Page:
A recent report by Cintelliq on the perovskite solar cell patent landscape shows massive growth in perovskite photovoltaic patent publications over the past two years. In 2016 and 2017 more than 1500 patents have been published representing 75% of all perovskite photovoltaic patents published since 2008.

Perovskite patents chart image

The total number of patents published to the end of December 2017 is 2030 and filed by 396 distinct assignees. These published patents arise from innovations that occurred in previous years, as can be seen in the chart of yearly patent filed and published. As can also be seen there are fewer patent filings in 2016 and even less in 2017. However, this is not a rapid fall in filings, but a probable side effect of the length of time it takes to go from initial filing through to initial publications.

Generally it takes about 18 months from initial filing to initial publication. So the bulk of published patents are mainly those filed prior to mid 2016. Although, many Chinese patents seem to be published quicker than 18 months.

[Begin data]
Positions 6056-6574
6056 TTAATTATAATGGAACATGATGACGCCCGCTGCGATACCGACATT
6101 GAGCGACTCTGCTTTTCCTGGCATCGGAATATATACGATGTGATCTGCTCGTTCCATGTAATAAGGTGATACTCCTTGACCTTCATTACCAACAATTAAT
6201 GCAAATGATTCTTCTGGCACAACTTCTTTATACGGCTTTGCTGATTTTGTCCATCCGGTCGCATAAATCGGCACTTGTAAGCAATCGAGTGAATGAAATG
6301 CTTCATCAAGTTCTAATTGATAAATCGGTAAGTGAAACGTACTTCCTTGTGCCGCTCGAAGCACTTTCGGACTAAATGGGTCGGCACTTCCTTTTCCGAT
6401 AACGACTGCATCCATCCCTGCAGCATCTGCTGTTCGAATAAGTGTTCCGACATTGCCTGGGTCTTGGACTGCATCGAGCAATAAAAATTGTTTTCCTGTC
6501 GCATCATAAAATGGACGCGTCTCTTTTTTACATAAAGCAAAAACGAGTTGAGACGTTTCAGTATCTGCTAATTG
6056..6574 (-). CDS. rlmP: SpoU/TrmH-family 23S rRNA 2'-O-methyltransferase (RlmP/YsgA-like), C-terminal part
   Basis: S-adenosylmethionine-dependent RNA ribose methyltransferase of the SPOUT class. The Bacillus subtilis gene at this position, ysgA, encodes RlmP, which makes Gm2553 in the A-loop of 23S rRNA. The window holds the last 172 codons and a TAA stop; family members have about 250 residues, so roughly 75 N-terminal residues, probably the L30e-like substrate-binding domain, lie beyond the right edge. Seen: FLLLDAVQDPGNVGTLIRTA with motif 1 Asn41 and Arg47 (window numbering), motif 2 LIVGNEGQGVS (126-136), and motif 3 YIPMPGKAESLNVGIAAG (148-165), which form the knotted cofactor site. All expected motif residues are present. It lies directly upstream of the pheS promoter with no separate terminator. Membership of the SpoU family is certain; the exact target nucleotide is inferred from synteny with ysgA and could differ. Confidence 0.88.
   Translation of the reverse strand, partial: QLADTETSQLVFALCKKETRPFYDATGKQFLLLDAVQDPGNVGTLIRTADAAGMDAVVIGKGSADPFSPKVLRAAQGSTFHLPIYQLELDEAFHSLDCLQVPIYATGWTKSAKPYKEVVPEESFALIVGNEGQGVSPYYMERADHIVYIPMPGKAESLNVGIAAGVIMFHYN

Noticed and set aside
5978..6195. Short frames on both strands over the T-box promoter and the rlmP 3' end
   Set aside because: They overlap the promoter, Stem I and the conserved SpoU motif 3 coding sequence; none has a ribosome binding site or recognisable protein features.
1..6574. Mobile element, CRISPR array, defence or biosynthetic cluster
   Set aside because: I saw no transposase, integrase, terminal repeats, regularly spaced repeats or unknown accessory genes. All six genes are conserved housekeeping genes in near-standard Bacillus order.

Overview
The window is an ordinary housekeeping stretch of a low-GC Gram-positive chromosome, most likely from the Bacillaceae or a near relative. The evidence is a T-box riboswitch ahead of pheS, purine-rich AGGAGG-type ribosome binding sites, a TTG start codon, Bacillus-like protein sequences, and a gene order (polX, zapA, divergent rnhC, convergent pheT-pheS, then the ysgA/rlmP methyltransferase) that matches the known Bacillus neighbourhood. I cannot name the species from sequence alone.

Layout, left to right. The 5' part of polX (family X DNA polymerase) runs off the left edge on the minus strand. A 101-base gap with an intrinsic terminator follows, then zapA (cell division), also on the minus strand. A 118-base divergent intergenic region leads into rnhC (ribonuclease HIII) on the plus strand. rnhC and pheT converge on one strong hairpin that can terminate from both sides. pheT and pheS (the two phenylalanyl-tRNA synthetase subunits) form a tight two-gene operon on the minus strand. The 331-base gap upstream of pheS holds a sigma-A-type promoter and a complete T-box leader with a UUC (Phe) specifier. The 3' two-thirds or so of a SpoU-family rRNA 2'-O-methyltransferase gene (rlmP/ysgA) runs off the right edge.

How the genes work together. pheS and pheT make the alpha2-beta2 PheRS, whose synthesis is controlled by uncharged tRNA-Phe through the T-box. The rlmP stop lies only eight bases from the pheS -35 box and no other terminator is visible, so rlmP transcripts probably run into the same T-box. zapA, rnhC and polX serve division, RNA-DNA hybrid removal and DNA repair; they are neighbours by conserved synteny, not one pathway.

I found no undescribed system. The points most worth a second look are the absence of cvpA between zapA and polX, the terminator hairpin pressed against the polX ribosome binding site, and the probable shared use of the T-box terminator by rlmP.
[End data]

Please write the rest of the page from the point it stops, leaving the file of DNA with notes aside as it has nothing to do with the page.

The common consensus is that patent filing of perovskite photovoltaic technologies will continue to grow for the foreseeable future.

Another interesting finding from the patent landscape report is that a single UK-based company, Oxford Photovoltaics, holds 119 published patents - 33 patents more than second place Sekisui Chemical.

perovskite patents per company image

Furthermore, Cintelliq's analysis reveals significant regional differences in the patenting activities between commercial and academic assignees. At the moment academic assignees account for 1111 (55%) of these published patents, and commercial assignees for 805 (40%) with the remaining 6% published patents by jointly owned patents (84) and those from independent assignees (30). This is expected to change over the long term, mainly due to commercialization efforts.

Commercial vs. academic patent filings image

The lead author of this report stated: "Given the number of organizations involved, the pace of development and the rapid improvement in power conversion efficiency perovskite technology raises it commercial potential to challenge silicon as the dominant solar cell technology of the future. Keeping track of patenting activities will be vital for any organization who wishes to be a major player in this field of development."